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InsiderInbox with Kara Trivunovic

September 14, 2016  •  By: Renee Chemel

Kara Trivunovic - Epsilon

Q&A with the Influencers & Experts Driving Digital Marketing Innovation

Welcome to the latest edition of InsiderInbox, where we hear from some of the biggest influencers in digital marketing about their take on the current—and future—state of the business.  Last time, we heard from Return Path’s George Bilbrey, who told us why he thinks email personalization is the next big thing and about his mad whistling skills on a certain Otis Redding tune.

Next, we’re excited to hear from Kara Trivunovic, VP of digital solutions at Epsilon. Epsilon has become a pioneer in the data-driven marketing business, leveraging Big Data and innovative marketing technologies to empower some of the biggest companies in the world to derive insights and build strategies that bond people to brands.

With nearly 20 years in the business, Kara has worked in virtually every aspect of marketing, including email, mobile, social, display, direct mail, database management, audience segmentation and loyalty programs. Specializing in email and social strategy, she is also an expert in best practice application. Prior to her work at Epsilon, she was VP of Strategic Services at BlueHornet (Digital River). She’s also held senior and executive positions at StrongMail Systems (now Selligent), Premiere Global Services and Preferred Hotel Group, and launched her own email marketing agency.

Here’s what Kara has to say about digital marketing today and tomorrow—and her role in the industry.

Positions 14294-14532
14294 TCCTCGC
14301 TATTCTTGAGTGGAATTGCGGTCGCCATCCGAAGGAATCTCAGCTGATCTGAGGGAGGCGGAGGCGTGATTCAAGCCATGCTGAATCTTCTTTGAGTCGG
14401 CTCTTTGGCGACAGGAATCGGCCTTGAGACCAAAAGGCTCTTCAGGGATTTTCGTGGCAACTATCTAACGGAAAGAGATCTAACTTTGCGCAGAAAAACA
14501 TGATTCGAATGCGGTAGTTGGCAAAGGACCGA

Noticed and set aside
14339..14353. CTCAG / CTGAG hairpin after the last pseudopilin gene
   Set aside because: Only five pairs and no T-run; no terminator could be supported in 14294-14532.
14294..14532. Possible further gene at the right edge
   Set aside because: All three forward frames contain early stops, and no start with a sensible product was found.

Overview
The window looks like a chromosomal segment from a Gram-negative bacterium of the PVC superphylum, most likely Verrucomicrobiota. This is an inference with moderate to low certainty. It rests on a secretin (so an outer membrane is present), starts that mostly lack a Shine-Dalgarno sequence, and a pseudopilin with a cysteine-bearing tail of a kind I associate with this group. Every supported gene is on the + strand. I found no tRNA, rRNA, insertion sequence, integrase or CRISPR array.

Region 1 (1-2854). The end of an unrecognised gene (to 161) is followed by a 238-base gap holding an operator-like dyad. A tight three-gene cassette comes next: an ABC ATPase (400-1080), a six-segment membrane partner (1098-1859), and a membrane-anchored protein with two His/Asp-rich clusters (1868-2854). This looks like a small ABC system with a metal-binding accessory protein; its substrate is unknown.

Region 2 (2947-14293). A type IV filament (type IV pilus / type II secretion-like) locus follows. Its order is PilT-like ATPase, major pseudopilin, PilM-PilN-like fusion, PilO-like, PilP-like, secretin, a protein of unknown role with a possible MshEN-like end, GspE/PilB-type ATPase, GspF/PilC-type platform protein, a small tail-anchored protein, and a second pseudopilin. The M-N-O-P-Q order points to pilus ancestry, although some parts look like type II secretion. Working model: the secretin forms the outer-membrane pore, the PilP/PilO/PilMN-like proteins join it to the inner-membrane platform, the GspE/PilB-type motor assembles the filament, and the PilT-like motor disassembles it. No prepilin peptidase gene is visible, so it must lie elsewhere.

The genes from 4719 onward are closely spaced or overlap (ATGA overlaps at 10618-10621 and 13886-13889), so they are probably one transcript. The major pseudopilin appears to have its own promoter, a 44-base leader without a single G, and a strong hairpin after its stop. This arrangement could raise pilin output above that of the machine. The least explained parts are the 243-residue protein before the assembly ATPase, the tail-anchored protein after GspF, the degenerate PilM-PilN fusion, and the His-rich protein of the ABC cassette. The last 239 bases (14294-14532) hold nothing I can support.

1. Why did you choose marketing as a career? Or maybe it chose you?

I knew very early on that I couldn’t do anything in the medical field and I didn’t like accounting or working with numbers, so I started exploring majors that didn’t require that. I sort of fell into a marketing major because of a professor, whose classes I really enjoyed. He made it fun and enjoyable, and it just felt comfortable.
Of course, it’s ironic now that I went into this job because I didn’t want do a lot of math, and modern marketing has become very much about numbers. But, I still love it.

2. What is your personal mission statement?

For me, it’s about finding the right balance between business and family. My family always comes first, but given my job, I have to travel quite a bit. My goal is always to find that balance, enjoy my work and feel fulfilled in both my work and personal life.

3. What is it about your job at Epsilon that inspires you every day?

The people. We have a really great group of people, who are extremely passionate about what we do. They’re big thinkers, who want to push the bounds of digital marketing and growing loyalty. It’s great to have a group of people aligned and focused on working toward a common goal.

4. Offices or open work space?

I work from home, so I don’t really care! I have worked from home for the better part of the last 10 years. I do have an office, but I can’t imagine going to a “real” office all the time.

5. What is a skill that every digital marketer should have and why?

The ability to put yourself in the shoes of your audience. A lot of times, in both B2B or B2C marketing, we lose sight of the fact that our brand is not what our audience is thinking about all the time. They have other priorities. We sometimes take a self-important approach, and you have to pull yourself out of your objectives and brand goals, and realize realistically where your place is inside your audience’s ecosystem.

6. What is the best part about your job?